A Short History of the Future

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University of Chicago Press, Sep 20, 1989 - Social Science - 323 pages
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In the tradition of H. G. Wells's The Shape of Things to Come, W. Warren Wagar's A Short History of the Future is a memoir of postmodern times. Cast in the form of a history book, the narrative voice of the book's powerful vision is that of a far-future historian, Peter Jensen, who leaves this account of the world from the 1990s to the opening of the twenty-third century as a gift to his granddaughter. A dazzling and imaginative combination of fiction and scholarship, Wagar's speculative history of the future alternates between descriptions of world events and intimate glimpses of his fictive historian's family through the ages.

Jensen's tale traces the flow of the future from the early twenty-first-century reign of a megacorporate global economy, to its sudden collapse in 2044, when nuclear catastrophe envelops the world. In the traumatic aftermath, a socialist world commonwealth comes into being in the year 2062, followed by a lengthy transition to a decentralized order of technologically mature autonomous societies, many located in outer space. The riveting literary interludes that follow each chapter take the form of letters and documents from the history of Jensen's family, evoking the everyday lives of people in the midst of these global-historical events. Here we meet a woman in Brazil whose son is dying from a new immuno-deficiency disease, two brothers comparing life on earth with life in a space colony, and many more.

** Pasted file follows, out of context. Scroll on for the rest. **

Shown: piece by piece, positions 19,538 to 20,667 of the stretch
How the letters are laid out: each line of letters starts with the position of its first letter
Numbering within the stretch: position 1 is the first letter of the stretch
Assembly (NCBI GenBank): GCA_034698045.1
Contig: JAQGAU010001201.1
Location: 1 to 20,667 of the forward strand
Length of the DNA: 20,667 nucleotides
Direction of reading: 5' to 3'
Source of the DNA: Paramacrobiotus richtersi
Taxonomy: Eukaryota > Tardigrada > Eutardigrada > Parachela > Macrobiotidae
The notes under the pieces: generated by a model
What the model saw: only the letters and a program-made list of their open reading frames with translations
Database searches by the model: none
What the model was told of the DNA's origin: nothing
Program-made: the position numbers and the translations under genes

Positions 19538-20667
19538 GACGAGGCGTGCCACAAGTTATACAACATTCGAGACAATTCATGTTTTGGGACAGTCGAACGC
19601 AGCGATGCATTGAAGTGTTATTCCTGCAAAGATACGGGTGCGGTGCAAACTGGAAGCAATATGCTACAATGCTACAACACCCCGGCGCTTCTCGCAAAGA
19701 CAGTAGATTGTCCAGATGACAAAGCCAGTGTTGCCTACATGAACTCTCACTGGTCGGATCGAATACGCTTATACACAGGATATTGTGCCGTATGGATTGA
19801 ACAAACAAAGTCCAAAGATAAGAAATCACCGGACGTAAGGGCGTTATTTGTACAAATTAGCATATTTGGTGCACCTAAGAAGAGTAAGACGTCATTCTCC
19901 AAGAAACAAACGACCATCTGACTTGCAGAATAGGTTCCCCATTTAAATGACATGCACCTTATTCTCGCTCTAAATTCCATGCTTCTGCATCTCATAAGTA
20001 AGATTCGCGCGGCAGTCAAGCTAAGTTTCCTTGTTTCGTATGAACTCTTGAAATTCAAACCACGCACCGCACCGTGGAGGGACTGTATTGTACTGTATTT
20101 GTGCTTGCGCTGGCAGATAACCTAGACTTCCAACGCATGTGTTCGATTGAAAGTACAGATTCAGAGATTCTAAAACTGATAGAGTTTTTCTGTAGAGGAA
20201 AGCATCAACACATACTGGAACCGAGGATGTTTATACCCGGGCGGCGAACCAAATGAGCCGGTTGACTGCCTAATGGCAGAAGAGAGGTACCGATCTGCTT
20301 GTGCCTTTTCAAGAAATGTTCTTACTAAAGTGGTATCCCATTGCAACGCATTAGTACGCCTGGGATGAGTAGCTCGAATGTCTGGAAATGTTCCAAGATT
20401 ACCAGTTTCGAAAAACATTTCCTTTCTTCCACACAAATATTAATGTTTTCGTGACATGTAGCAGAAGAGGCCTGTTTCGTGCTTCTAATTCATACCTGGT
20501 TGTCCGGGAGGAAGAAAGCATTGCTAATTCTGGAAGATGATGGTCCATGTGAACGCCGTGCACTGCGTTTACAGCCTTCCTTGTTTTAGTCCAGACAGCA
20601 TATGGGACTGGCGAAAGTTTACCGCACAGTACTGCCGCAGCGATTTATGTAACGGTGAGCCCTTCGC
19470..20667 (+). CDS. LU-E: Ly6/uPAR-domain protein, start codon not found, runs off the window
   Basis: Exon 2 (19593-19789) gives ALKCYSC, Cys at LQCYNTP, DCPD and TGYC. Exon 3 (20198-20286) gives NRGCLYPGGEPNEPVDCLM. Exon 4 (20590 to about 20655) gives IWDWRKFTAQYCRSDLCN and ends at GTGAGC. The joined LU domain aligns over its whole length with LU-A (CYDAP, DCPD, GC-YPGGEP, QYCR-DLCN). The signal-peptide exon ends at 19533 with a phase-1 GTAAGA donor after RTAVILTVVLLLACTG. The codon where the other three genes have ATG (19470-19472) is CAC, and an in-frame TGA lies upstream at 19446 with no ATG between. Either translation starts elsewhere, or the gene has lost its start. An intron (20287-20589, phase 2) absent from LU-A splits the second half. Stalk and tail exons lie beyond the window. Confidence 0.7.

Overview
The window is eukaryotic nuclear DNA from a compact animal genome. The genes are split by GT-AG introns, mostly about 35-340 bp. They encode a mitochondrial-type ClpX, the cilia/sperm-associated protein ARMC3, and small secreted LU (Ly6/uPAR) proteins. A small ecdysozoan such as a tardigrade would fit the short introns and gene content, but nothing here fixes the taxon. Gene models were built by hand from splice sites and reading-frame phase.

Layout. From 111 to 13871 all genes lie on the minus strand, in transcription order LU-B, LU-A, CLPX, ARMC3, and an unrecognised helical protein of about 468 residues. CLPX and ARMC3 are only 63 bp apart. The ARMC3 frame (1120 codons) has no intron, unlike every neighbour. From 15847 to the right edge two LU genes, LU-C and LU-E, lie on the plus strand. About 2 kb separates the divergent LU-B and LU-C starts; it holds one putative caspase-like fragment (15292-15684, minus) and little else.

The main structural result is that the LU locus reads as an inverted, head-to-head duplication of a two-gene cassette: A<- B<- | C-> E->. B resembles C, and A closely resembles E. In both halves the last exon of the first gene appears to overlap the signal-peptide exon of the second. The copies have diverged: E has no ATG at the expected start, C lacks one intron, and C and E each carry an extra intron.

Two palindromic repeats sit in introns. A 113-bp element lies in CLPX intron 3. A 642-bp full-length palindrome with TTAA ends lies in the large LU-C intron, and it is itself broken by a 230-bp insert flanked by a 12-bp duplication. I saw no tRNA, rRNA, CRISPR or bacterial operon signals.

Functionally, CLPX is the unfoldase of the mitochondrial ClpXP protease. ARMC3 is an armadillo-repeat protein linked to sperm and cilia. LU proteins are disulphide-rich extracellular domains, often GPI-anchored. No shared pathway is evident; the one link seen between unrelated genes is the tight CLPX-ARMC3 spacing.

Neither fiction nor nonfiction, Wagar's brilliantly creative work is not meant to forecast the future, but rather to draw attention to possibilities and alternatives for humankind and planet Earth. In doing so, it also serves as an unforgettable reminder that the future is being made now.

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A short history of the future

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This future world history is presented as the reminiscences of a 115-year old historian, supposedly transcribed from a "holofilm'' bequeathed to his granddaughter in the year 2200. Wagar is not a ... Read full review


A Note to the Reader
The Last Age of Capital
Ruling Circles
Fouling the Nest
The Molecular Society
The Catastrophe of 2044
The Coming of the Commonwealth
We the People
Vested Interests
The Small Revolution
The Autonomous Society

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About the author (1989)

W. Warren Wagar is Distinguished Teaching Professor in the Department of History at the State University of New York at Binghamton. In addition to writing numerous science fiction short stories, Wagar is the author of seven scholarly books, including Terminal Visions, Good Tidings, The City of Man, and H. G. Wells and the World State.

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